Want to try reading comics? Don’t know where to start? Want to try something different?
Wednesday is New Comics Day! Each week, The Comics Observer spotlights up to three brand new releases worthy of your consideration. Sometimes we list more on really good weeks. All of these have been carefully selected as best bets for someone who has never read comic books, graphic novels or manga before. They each highlight the variety and creativity being produced today. These are also great for those that haven’t read comics in awhile or regular readers looking to try something new.
While we can’t guarantee you’ll like what we’ve picked, we truly believe there’s a comic for everyone. If you like the images and descriptions below, click the links to see previews and learn more about them. You can often buy straight from the publishers or creators. If not, head over to your local comic book store, check out online retailers like Things From Another World and Amazon, or download a copy at comiXology, or the comics and graphic novels sections of the Kindle Store or NOOK store. Let us know what you think in the comments below or on Facebook.
(Please note these aren’t reviews. Recommendations are based on pre-release buzz, previews, and The Comics Observer‘s patented crystal ball. Product descriptions provided by publisher.)
Theodora is a perfectly normal duck. She may swim with a teacup balanced on her head and stay north when the rest of the ducks fly south for the winter, but there’s nothing so odd about that.
Chad, on the other hand, is one strange bird. Theodora quite likes him, but she can’t overlook his odd habits. It’s a good thing Chad has a normal friend like Theodora to set a good example for him.
But who exactly is the odd duck here? Theodora may not like the answer.
Sara Varon (Robot Dreams) teams up with Cecil Castellucci (Grandma’s Gloves) for a gorgeous, funny, and heartwarming examination of the perils and pleasures of friendship.
Ivan, who is plagued by terrible nightmares about chickens and rabbits, is a good dog — if only someone would notice. Readers accompany the stray as he navigates dog society, weathers pack politics, and surveys canine-human interactions.
Good Dog‘s story and pen-and-ink art are deceptively simple, but Chaffee uses the approachability of the subject matter as a device to explore topics such as independence, security, assimilation, loyalty, and violence. Preteen-and-up dog fanciers, especially, will warm to the well-meaning Ivan and his exploits with a motley assortment of Scotties, Bulldogs, and mutts. Chaffee combines illustrative gravitas with cartooning verve and creates a richly textured, dog’s-eye view of the world. The story is a rousing Jack London-esque adventure as well as a moral parable.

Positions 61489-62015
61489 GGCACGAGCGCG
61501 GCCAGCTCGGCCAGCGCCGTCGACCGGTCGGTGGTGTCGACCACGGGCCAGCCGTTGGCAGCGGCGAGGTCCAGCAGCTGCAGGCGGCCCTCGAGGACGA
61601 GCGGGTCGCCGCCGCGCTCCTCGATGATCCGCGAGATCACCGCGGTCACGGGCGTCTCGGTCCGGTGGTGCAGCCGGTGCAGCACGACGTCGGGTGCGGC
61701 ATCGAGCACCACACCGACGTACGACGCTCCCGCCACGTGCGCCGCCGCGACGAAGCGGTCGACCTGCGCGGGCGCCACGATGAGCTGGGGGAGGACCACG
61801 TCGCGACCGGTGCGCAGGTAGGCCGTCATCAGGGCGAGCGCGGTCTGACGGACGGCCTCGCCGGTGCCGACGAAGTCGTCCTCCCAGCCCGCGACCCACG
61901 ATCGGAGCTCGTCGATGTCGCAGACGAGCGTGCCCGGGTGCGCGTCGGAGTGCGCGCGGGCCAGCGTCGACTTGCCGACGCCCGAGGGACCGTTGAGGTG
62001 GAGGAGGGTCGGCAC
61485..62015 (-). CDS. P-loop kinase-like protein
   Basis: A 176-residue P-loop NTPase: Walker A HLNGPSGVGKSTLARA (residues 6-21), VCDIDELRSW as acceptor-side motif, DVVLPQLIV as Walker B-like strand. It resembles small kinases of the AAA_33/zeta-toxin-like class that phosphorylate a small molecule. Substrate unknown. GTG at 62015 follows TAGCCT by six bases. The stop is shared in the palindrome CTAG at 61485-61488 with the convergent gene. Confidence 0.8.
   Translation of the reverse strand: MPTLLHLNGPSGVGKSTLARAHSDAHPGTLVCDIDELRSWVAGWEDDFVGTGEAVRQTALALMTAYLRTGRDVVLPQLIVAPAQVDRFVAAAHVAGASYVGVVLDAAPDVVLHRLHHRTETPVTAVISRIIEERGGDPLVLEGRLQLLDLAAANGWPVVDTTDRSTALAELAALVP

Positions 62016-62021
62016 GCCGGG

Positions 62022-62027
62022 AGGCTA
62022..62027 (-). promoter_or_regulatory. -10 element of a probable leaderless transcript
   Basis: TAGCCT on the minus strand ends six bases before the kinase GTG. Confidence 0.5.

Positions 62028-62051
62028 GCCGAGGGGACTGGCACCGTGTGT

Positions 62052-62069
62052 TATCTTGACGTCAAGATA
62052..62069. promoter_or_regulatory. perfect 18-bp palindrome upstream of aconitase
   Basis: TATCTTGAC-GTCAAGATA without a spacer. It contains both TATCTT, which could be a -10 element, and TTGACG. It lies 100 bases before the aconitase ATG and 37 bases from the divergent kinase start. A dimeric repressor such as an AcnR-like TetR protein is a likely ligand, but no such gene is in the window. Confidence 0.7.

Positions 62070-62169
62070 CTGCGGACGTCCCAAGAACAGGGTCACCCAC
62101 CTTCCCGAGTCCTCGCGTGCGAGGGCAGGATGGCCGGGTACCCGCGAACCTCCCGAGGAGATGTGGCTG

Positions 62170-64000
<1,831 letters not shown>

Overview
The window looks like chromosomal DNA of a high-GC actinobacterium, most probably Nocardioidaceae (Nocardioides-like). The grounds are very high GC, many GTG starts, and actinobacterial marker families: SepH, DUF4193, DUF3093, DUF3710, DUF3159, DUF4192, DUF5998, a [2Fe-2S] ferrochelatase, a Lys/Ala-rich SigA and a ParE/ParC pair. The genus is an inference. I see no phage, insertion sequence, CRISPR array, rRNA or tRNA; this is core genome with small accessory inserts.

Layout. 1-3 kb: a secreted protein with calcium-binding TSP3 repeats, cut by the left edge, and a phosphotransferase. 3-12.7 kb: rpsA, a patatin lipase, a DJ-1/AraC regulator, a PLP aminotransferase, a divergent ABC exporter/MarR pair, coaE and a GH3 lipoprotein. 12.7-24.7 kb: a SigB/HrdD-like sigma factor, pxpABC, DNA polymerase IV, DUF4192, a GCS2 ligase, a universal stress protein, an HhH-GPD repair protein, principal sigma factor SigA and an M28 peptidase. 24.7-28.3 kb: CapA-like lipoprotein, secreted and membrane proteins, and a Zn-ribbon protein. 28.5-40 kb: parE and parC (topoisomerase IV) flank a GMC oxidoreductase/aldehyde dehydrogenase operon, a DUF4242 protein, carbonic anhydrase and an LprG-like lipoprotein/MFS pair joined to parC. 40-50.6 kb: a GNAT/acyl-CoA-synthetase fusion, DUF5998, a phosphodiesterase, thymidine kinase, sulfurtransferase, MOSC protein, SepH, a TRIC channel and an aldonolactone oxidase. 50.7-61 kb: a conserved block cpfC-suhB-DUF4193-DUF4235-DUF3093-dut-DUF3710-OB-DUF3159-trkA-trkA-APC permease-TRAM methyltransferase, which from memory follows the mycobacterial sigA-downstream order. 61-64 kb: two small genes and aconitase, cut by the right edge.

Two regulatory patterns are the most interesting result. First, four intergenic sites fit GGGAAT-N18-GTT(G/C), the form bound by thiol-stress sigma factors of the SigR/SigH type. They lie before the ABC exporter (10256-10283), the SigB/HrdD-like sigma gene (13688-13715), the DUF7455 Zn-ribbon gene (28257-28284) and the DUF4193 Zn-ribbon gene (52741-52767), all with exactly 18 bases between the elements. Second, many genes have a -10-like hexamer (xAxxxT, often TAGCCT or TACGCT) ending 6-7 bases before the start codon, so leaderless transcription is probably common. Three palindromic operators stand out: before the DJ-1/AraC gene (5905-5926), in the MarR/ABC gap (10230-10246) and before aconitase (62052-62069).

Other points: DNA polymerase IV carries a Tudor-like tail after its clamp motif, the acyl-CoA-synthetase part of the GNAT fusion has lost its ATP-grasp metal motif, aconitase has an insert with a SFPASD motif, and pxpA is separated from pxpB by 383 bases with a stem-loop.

Good Dog marks the welcome return of alternative cartoonist Graham Chaffee, who, after his successful 1995 collection of short stories, The Most Important Thing and Other Stories, and his acclaimed1997 graphic novel The Big Wheels, took a detour to devote himself to the art of tattooing, before charging back with his new, beautifully conceived graphic novel.
Written and illustrated by Joe Sacco
Published by Metropolitan Books
“The images Sacco draws are so powerful that they burn deep into your retina and reconfigure how you see the world… Journalism displays Sacco at the top of his game.”—National Post (Toronto)
Over the past decade, Joe Sacco has increasingly turned to short-form comics journalism to report from conflict zones around the world. Collected here for the first time, Sacco’s darkly funny, revealing reportage confirms his standing as one of the foremost war correspondents working today. Journalism takes readers from the smuggling tunnels of Gaza to war crimes trials in The Hague, from the lives of India’s “untouchables” to the ordeal of Saharan refugees washed up on the shores of Malta. And in pieces never published before in the United States, Sacco confronts the misery and absurdity of the war in Iraq, including the darkest chapter in recent American history—the torture of detainees.
Vividly depicting Sacco’s own interactions with the people he meets, the stories in this remarkable collection argue for the essential truth in comics reportage, an inevitably subjective journalistic endeavor. Among Sacco’s most mature and accomplished work, Journalism demonstrates the power of our premier cartoonist to chronicle lived experience with a force that often eludes other media.
Columnist Anastasia Betts of Graphic Novels 101 looks at the use of comics in the classroom, and shares her experience as an educator helping teachers embrace sequential art as a teaching tool.
In past columns we have spent a lot of time talking about how to use comics in the classroom. We’ve discussed everything from using wordless comics to teach elements of narrative, to using graphic novel adaptations of Shakespeare, to experimenting with comics based on poetry. What we haven’t really talked about is how to use the medium of comics to help students tell their own stories, or demonstrate their own learning.
Using the comics format as a way to get kids writing couldn’t be more natural. Students love to tell stories, especially their own stories, and the comics media is a perfect vehicle for doing so. But kid-created comics can do so much more than just tell stories. In this month’s column, we are going to spend some time talking about all the ways you can use comics in your classroom to help students to share their voice and “show what they know” – in other words, as a vehicle for expression.